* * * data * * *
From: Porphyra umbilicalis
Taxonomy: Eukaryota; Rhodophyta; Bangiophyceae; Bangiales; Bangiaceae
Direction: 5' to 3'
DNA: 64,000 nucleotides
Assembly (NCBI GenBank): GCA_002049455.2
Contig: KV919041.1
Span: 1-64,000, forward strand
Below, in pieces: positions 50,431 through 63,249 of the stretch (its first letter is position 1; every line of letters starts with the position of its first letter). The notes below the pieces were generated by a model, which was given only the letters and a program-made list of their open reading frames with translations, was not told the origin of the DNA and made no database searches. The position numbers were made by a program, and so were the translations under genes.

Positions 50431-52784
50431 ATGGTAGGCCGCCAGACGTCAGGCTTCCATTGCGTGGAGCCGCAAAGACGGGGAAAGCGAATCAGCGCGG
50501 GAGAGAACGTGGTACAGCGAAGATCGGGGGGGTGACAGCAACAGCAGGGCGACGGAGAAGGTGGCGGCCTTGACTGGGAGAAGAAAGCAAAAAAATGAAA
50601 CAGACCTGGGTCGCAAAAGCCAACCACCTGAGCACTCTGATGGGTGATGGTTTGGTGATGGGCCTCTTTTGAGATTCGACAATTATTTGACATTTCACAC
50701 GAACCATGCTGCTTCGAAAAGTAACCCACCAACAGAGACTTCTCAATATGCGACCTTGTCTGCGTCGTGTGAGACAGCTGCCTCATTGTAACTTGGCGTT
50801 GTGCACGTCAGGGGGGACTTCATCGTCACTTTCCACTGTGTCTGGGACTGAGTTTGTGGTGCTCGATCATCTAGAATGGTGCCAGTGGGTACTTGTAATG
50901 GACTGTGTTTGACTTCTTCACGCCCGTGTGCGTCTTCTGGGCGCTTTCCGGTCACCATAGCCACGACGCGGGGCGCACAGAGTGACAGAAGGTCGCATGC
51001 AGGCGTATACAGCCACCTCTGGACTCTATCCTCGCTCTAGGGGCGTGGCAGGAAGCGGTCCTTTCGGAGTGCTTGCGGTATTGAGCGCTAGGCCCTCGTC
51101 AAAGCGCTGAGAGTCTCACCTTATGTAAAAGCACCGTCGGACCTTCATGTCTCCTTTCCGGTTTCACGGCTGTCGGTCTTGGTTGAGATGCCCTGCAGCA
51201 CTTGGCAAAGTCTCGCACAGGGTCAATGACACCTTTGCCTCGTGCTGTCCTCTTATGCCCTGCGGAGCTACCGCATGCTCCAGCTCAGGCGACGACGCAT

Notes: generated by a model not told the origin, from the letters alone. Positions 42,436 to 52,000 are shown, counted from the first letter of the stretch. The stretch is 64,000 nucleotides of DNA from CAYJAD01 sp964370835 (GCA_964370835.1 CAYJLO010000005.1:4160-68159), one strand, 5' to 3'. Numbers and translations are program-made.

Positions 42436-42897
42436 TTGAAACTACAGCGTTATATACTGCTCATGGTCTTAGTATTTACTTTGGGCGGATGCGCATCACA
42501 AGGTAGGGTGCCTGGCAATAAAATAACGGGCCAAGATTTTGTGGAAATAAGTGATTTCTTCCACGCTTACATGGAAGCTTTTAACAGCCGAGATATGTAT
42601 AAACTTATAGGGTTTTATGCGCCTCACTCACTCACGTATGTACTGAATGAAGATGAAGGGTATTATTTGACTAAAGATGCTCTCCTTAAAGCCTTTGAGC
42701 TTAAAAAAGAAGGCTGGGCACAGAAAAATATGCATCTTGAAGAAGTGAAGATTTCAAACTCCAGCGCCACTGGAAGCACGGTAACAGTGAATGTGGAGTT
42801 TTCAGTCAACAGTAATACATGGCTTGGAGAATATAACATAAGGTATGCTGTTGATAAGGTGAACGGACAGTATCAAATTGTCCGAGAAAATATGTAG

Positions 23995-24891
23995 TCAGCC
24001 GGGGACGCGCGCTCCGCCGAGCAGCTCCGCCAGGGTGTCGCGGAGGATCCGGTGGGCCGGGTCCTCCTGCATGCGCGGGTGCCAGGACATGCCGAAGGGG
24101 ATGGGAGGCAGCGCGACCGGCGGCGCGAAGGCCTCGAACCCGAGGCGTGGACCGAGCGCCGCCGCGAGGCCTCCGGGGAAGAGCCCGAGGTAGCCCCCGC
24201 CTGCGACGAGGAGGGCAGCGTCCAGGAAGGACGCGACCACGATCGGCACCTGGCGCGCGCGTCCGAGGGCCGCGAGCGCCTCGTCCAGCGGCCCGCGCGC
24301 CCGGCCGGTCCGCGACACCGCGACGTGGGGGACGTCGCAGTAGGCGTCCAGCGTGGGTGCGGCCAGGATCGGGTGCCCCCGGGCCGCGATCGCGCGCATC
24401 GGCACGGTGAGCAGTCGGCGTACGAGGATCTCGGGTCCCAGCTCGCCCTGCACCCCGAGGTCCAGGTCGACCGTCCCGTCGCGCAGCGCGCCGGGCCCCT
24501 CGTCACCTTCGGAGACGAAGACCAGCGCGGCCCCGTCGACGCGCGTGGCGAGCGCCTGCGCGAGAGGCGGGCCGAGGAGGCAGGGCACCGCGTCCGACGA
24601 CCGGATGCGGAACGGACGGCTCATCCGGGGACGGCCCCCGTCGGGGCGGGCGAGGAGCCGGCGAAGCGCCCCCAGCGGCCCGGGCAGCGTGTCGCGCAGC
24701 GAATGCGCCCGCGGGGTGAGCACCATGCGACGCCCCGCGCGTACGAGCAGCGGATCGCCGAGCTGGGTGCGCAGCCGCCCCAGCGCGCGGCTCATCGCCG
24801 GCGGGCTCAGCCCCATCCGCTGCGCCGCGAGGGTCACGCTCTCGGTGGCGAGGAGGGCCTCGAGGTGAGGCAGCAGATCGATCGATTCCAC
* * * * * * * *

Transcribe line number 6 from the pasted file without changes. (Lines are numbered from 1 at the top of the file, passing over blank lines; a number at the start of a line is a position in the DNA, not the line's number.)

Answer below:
Contig: KV919041.1